Steven Pressfield's picture

Steven Pressfield

USA flag (b.1943)

Steven Pressfield is an American novelist and author of screenplays, principally of military historical fiction set in classical antiquity. His historical fiction is well-researched, but for the sake of dramatic flow, Pressfield may alter some details, like the sequence of events, or make use of jarring contemporary terms and place names, his stated aim being an attempt to capture the spirit of the times.

Genres: Historical, Mystery, General Fiction, Thriller
   The Legend of Bagger Vance (1995)
   Gates of Fire (1998)
   Tides of War (2000)
   Last of the Amazons (2002)
   The Virtues of War (2004)
   The Afghan Campaign (2006)
   Killing Rommel (2008)
   The Profession (2011)
   The Knowledge (2016)
   36 Righteous Men (2019)
   A Man at Arms (2021)
Non fiction show
Steven Pressfield recommends
The Last of the Seven (2022)
Steven Hartov
"A classic WWII raid story in the behind-the-lines tradition of The Guns of Navarone, Steven Hartov's The Last of the Seven ticks like a detonator and explodes like a bomb. I read it [in] one rush and the book didn't lose momentum the whole way. Hartov himself is the real deal, a veteran of IDF Intelligence and a paratrooper (currently a reserve major in the US Army). He delivers his tale with such vivid and authentic detail that you come away believing you too can speak Hochdeutsch, Yiddish, and Hebrew as you take on Hitler's atomic labs deep in the heart of the Third Reich."
Searchers in Winter (2021)
Owen Pataki
"Owen Pataki’s second novel emerges from the rubble of the French Revolution into the legendary conquests of Napoleon. Readers will love the richly drawn characters and evocative settings in this story that pits the values of humanity against those lusting after power and greed."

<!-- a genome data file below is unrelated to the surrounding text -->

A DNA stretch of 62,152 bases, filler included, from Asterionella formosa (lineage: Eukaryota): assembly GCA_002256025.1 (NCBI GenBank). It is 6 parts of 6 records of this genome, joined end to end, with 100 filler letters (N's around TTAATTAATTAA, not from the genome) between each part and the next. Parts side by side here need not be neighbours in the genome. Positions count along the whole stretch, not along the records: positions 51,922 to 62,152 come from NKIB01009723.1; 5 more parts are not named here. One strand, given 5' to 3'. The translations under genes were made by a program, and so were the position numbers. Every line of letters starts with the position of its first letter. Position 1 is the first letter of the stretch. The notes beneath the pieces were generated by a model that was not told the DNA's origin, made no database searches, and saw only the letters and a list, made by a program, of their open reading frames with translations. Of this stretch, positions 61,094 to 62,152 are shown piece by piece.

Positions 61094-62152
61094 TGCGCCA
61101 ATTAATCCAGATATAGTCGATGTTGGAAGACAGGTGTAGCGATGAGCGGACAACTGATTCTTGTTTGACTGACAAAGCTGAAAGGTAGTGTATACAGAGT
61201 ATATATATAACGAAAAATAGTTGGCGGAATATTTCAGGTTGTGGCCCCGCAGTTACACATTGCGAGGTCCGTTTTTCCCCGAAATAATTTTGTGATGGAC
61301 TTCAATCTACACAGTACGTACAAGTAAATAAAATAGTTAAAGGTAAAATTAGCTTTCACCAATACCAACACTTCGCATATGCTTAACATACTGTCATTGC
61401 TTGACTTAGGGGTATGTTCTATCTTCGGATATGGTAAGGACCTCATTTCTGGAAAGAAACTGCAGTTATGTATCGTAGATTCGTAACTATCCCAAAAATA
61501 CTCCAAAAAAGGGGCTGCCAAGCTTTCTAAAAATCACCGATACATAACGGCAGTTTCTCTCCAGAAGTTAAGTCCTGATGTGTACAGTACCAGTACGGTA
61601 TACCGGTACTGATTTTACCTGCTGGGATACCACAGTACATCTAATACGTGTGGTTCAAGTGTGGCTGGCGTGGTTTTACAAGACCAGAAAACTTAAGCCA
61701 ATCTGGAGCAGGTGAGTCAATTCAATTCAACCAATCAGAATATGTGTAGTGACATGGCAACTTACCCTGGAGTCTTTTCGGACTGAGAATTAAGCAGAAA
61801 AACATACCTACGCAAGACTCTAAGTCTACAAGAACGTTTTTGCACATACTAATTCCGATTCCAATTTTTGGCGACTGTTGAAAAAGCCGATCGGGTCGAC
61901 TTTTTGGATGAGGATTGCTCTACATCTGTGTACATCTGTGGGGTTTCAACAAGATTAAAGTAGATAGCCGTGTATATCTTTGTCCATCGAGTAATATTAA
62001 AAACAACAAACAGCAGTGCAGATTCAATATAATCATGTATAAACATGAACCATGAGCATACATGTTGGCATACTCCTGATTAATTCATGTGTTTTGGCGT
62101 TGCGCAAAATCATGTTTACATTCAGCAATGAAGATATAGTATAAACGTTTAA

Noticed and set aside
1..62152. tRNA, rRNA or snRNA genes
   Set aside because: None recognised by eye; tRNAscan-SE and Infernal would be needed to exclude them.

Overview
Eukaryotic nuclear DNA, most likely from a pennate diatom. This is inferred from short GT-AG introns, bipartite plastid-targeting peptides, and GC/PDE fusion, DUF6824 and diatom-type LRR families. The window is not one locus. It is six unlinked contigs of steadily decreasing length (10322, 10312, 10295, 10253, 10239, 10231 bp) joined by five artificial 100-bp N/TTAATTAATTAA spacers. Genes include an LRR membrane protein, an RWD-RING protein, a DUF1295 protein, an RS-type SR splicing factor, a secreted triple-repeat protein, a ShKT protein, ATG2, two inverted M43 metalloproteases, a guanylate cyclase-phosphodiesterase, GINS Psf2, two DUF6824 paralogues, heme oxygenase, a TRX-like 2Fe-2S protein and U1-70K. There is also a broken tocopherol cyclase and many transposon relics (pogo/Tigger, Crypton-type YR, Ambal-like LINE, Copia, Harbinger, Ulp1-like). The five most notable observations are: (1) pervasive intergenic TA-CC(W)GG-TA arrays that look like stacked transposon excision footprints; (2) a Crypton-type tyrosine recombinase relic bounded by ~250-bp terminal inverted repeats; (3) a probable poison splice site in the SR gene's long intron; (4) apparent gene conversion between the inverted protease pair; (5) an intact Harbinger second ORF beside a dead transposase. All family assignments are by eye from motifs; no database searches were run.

The Last Platoon (2020)
Bing West
"Among the many virtues Bing West brings to any military/political enterprise is that he knows his shit from the level of the grunt in the foxhole to the SecDef in the Situation Room. He has been there. He has done that. Every page of The Last Platoon radiates authenticity, whether it's the chaos and carnage of a firefight in Afghanistan or the kitchen-table back-and-forth between a Marine husband and wife on the eve of a deployment. And the man can write! If you've only read Bing West's nonfiction (which is universally five-star), you will sit back with satisfaction seeing that he doesn't drop a step shifting into the realm of the novel. The Last Platoon reads like a cinematic thriller with nonstop action and conflict, but it is also informed on every page by the maturity and depth of understanding of a Marine combat officer, a war journalist, and a former assistant Secretary of Defense, who has been in the tall grass for decades and has seen and done it all. The Last Platoon is dark because its subject matter--the folly and arrogance of those at the strategic level and the price in blood that young men and women have to pay at the tactical--is grim and permanent. I read it in one sitting, and I will read it again."

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